Here at Readers Lane, we love to read and we love a deal. (So reading about deals is probably the best of all.) If your bookshelves are leaving you uninspired, take a look at these great sources for free and cheap books.

1.    Thrift stores: Many thrifters take one look at the yellowed, teetering towers of 50-year-old National Geographics and zoom right past the book department. But once you’re done browsing for vintage clothes and kitschy art, stop by the books and you might be pleasantly surprised. Most hardcovers are under $3, and paperbacks are often less than $1 — and if you catch them on half-price days, it’s a real steal. And it’s not just smelly old romance novels: I see lots of bestsellers, often in pristine condition (especially right after the holidays).

Bookshelves in a thrift store

2.    Garage and estate sales: Garage sales are the next best thing to free, because the sellers usually just want you to take those heavy books off their hands, so prices are rock-bottom. I mean, when was the last time you got anything for a quarter? Don’t be afraid to make an offer on a box or even a stack of books — garage sales are all about haggling. Sometimes the more enterprising types will sell old magazines for mere pennies, too. They’re excellent for disposable beach reading, and it’s not like those 10 Sizzling Sex Tips ever change anyway.

3.    Little Free Libraries: Originally from Madison, Wisconsin, the Little Free Library project’s mission is “to promote literacy and the love of reading by building free book exchanges worldwide.” These public, free book boxes are registered on a map; find one at a home or business near you, browse the shelf for something you like, or donate a book of your own to the collection. Visiting or hosting a Little Free Library is a great way to connect with readers in your community, too!

Little free library hutch

4.    Book exchange shelves: Before there were Little Free Libraries, of course, there were free-book shelves in office breakrooms, hotel lobbies, churches, community centers, and many other public locations. My office has two, including a generous selection of magazines that coworkers leave when they’re finished (sadly, the gossip rags always get snatched up instantly).

5.    Library sales: Many libraries have periodic book sales to clear out their collections and to find homes for all the books that people donate. For just a buck or two, you can stock up on hardcover books in good condition. The last day of the sale often features half-price or fill-a-bag discounts; serious bargain hunters bring rolling suitcases or those old-lady cart trolleys to cram full.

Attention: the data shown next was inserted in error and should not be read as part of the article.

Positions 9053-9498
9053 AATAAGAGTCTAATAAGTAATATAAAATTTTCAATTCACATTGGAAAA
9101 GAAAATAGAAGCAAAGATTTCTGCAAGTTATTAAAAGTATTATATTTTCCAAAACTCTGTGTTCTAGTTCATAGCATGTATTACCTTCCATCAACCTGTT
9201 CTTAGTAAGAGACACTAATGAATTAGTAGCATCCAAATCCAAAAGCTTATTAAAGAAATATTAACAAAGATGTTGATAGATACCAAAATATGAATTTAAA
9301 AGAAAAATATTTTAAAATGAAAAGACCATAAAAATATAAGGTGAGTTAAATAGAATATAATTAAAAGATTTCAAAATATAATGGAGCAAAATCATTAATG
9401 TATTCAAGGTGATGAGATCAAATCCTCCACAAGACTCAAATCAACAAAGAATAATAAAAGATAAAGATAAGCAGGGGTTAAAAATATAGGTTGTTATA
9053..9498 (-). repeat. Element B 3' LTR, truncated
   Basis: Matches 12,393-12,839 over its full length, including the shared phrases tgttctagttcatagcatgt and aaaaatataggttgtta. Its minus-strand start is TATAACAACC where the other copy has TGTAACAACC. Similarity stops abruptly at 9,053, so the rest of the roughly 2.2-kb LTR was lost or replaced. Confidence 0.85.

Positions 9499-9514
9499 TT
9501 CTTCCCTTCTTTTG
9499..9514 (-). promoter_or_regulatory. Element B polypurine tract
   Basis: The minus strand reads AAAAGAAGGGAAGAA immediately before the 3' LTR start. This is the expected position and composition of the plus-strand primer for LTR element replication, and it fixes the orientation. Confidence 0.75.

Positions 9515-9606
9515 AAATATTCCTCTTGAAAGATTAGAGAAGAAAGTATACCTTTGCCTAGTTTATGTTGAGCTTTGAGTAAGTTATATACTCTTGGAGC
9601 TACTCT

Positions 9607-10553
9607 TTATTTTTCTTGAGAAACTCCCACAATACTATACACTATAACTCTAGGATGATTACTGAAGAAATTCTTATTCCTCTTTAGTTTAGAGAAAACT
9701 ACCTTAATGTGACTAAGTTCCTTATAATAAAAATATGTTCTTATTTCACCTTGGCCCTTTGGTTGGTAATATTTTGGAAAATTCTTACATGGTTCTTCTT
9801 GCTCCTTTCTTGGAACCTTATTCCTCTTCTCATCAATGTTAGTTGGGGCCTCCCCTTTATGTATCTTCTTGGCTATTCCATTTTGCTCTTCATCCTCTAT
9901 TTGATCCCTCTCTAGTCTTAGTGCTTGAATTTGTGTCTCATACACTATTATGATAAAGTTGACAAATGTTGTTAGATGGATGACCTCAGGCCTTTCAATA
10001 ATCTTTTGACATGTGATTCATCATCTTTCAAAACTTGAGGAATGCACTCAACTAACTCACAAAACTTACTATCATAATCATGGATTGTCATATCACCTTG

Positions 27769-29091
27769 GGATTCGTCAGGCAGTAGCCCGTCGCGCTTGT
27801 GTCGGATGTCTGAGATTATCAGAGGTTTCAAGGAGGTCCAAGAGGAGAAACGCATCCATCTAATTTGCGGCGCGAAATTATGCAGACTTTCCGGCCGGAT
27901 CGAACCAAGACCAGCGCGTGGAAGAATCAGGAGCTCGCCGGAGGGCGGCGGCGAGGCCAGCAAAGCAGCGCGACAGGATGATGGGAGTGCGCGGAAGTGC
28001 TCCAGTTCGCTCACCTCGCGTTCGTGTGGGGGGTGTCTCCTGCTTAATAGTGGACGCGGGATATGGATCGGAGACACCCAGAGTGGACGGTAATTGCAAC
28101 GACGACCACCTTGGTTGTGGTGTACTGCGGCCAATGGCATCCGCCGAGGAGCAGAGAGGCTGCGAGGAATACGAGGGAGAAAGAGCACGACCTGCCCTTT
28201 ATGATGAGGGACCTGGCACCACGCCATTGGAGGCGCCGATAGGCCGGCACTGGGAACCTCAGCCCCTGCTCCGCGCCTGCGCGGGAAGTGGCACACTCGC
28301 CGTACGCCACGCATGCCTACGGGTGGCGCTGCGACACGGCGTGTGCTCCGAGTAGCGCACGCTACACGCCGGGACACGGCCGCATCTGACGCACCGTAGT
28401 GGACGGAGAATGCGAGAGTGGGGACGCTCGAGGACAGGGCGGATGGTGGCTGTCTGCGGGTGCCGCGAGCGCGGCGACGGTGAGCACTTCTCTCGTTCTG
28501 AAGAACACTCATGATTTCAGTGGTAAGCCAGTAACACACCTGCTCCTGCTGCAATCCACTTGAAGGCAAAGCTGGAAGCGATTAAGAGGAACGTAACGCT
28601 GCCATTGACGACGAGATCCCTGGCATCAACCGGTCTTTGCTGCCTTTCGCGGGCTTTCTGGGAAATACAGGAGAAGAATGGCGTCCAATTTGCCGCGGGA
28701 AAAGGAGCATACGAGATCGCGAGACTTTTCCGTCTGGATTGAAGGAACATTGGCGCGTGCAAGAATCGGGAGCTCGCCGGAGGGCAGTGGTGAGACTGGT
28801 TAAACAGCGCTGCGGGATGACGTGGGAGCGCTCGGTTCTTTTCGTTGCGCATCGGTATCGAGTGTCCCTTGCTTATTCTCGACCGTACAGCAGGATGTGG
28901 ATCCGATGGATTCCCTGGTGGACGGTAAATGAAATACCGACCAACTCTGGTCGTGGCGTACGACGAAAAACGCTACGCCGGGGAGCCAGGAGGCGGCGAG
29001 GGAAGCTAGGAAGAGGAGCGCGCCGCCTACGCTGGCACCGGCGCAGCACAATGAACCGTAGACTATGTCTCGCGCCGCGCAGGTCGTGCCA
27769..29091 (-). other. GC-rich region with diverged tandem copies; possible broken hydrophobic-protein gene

Little free library shelf

6.    Book swap parties: Hosting a book swap party for your friends is the best kind of multi-tasking. You get to hang out with cool people, help yourself to their books for free, and de-clutter your bookshelves! Our book swap party guide will show you how.

7.    BookCrossing.com: If you prefer the thrill of hunting down a book in the wild, BookCrossing will help you track down your prey. Participants label a book with a unique numerical code and “release” it in a public location (such as a park bench), where someone else finds it, reads it, and adds their own comments on the BookCrossing website before sending it out into the world for the next person. You can search for books released in your area or donate some of your own (free label templates are provided).

8.    Public libraries: I know, this one seems so obvious — and yet I have many friends who still don’t have a library card! The library is your golden ticket to a world of free books, magazines, comic books, CDs, DVDs, and e-books. Seattle’s library also offers free museum passes, book recommendations, live music events, author readings, and more. Don’t forget, in addition to your city library, you may also be eligible to join your county library and double your free-book fun (not to mention your maximum-item limit).

5th Ave entrance to Seattle Central Library

9. The Readers Lane Facebook Page: That’s right, our Facebook page is your one-stop source for free Kindle and Nook e-books. “Like” us and you’ll receive notifications about free e-books ranging from bestselling YA fantasy to historical romance to suspense-filled thrillers and sci-fi. These freebies are a special bonus for our Facebook fans, so check it out!

Stephanie Perry

Stephanie Perry

Stephanie P. is a writer, editor, and blogger. Her secret shame is dystopian YA fiction. You can find her wherever the books and food are.
Stephanie Perry
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